Keywords: income distribution; inequality; 'Palma Ratio'; homogeneous middle and upper- middle; convergence; institutional persistence; ideology; neo-liberalism; 'new left'; Latin America; Africa; Brazil; Chile; South Africa; United States.
    JEL: D31 E11 E22 E24 E25 I32 J31 N16 N30 N36 O50 P16
    Date: 2014–10–15
  3. By: Sandra Rodríguez (Universidad de la República (Uruguay). Facultad de Ciencias Económicas y de Administración. Instituto de Economía)
    Abstract: Based on the “task approach” to labor markets this research seeks to analyze the contribution of technology content of tasks as another explanation factor to the distribution of men wages in Uruguay during the nineties and the first decade of the 2000s. We use unconditional quantile regressions (UQR) and a decomposition method based on the recentered influence function (RIF) regression approach. Our estimates suggest that technological task content of occupations contributes to explain changes in the distribution of men wages in Uruguay, but these effects are better capture by the information content of task rather than the automation content, therefore we cannot confirm Autor, Levy and Murnane’s routinization hypothesis.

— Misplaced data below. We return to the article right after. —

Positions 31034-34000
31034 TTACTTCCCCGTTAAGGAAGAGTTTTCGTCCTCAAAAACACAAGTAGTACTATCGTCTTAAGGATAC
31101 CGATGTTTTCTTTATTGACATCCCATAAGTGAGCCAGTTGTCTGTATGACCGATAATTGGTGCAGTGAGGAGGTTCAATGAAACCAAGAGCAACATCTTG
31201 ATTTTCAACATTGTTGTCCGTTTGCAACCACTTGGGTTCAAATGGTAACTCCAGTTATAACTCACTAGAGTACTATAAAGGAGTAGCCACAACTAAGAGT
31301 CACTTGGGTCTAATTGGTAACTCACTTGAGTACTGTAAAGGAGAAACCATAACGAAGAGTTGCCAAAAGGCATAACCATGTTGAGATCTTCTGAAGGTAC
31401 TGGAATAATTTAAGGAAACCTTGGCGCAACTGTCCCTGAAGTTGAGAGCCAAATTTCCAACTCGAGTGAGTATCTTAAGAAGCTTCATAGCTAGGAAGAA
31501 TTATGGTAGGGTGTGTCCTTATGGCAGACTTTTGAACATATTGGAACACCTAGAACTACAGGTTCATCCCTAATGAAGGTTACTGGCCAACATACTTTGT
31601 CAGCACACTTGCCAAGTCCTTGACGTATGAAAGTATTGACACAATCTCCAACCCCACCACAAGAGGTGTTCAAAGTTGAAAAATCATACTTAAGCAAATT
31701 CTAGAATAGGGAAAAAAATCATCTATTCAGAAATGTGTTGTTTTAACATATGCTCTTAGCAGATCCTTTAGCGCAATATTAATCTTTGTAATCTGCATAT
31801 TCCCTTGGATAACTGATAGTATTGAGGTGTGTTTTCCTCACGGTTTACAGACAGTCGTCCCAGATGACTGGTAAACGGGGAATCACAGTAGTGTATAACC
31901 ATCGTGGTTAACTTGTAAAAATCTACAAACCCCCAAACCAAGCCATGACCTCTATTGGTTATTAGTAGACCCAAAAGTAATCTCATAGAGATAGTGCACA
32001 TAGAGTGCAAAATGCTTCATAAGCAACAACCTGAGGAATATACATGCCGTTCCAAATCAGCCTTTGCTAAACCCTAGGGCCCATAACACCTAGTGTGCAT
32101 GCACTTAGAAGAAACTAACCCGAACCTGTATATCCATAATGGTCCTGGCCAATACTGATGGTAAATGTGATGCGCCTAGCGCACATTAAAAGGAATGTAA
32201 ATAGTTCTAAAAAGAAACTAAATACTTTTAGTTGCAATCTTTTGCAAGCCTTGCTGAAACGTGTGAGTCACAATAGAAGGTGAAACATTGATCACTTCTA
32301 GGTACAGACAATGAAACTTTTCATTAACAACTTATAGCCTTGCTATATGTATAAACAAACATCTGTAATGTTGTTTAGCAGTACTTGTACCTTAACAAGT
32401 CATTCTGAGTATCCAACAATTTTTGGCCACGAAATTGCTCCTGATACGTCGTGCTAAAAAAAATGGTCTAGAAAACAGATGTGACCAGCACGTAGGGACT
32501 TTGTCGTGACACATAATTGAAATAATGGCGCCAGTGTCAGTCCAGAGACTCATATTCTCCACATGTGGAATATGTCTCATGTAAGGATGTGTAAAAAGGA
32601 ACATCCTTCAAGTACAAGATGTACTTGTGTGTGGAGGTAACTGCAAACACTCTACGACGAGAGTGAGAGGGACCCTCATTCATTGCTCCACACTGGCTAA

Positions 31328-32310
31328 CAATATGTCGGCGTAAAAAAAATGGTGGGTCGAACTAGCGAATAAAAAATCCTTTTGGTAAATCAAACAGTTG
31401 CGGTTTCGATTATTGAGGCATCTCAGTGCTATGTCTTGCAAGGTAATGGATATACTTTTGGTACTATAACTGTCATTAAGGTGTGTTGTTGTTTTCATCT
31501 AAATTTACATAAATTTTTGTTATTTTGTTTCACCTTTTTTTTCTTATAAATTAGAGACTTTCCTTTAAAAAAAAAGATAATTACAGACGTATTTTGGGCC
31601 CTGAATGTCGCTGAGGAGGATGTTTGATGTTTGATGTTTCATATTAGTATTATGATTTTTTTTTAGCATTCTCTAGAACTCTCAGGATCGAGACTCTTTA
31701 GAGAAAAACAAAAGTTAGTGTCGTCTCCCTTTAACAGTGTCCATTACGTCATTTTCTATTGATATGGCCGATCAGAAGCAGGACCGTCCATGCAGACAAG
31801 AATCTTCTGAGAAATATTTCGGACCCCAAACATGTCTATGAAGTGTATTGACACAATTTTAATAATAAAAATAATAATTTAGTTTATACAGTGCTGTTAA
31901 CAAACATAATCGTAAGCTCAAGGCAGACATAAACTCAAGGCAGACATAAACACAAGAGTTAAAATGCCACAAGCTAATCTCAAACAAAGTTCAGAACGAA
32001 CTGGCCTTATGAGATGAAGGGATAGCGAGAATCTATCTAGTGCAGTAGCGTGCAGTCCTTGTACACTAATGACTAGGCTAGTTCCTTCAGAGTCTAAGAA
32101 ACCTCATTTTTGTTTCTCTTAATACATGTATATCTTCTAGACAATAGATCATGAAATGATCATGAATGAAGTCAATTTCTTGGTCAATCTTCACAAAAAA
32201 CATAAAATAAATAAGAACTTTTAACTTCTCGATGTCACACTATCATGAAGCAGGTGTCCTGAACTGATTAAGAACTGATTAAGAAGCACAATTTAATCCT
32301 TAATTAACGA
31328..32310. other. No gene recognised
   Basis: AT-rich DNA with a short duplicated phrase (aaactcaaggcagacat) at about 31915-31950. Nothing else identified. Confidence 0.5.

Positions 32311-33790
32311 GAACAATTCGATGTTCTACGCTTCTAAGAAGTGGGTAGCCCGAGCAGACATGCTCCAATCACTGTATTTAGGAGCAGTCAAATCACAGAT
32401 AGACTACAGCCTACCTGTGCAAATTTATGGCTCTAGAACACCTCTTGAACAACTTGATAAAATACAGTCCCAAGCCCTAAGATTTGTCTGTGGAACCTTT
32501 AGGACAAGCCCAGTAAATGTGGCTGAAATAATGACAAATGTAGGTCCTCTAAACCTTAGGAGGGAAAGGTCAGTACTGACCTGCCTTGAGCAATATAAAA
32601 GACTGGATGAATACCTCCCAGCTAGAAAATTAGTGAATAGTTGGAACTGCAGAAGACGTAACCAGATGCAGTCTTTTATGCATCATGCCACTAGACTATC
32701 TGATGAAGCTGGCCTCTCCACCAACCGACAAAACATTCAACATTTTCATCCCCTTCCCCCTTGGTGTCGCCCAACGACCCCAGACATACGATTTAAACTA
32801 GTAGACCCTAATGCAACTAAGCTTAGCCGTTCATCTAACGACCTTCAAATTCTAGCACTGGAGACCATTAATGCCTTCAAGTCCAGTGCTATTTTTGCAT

Keywords: wage inequality, RIF regressions, technology, occupational tasks
    JEL: J3 J5
    Date: 2014–10
  4. By: Jairo Núñez Méndez; Claudia Hurtado Caycedo; Francisco Páez; Andrés Bateman
    Abstract: El presente documento evalúa los programas adelantados en los componentes de hábitat (alojamientos temporales, apoyos de arrendamiento y reparación de vivienda), reactivación sociocultural (Profamilia, Pastoral Social y Confederación Colombiana de ONG) y recuperación de medios de vida (generación de empleo de emergencia). Esta evaluación tiene, por un lado, un carácter netamente cualitativo, en la medida en que la información recopilada y analizada proviene de la realización de grupos focales con la población y de entrevistas a profundidad con los actores institucionales (tanto a nivel nacional como regional). Por otro lado, el examen de cada una de estas intervenciones, a la luz de un esquema de cadena de valor, ayuda a entender cómo funcionaron los programas de cada componente desde su diseño, pasando por su operación, hasta llegar al impacto que produjeron en los territorios y su sostenibilidad. El trabajo de campo se llevó a cabo en los departamentos de Atlántico, Antioquia, Chocó, Magdalena y Risaralda.
    Keywords: Evaluación de programas, Fenómeno de la Niña, Desarrollo urbano, Hábitat
    JEL: H43 Q51 Q54
    Date: 2013–11–29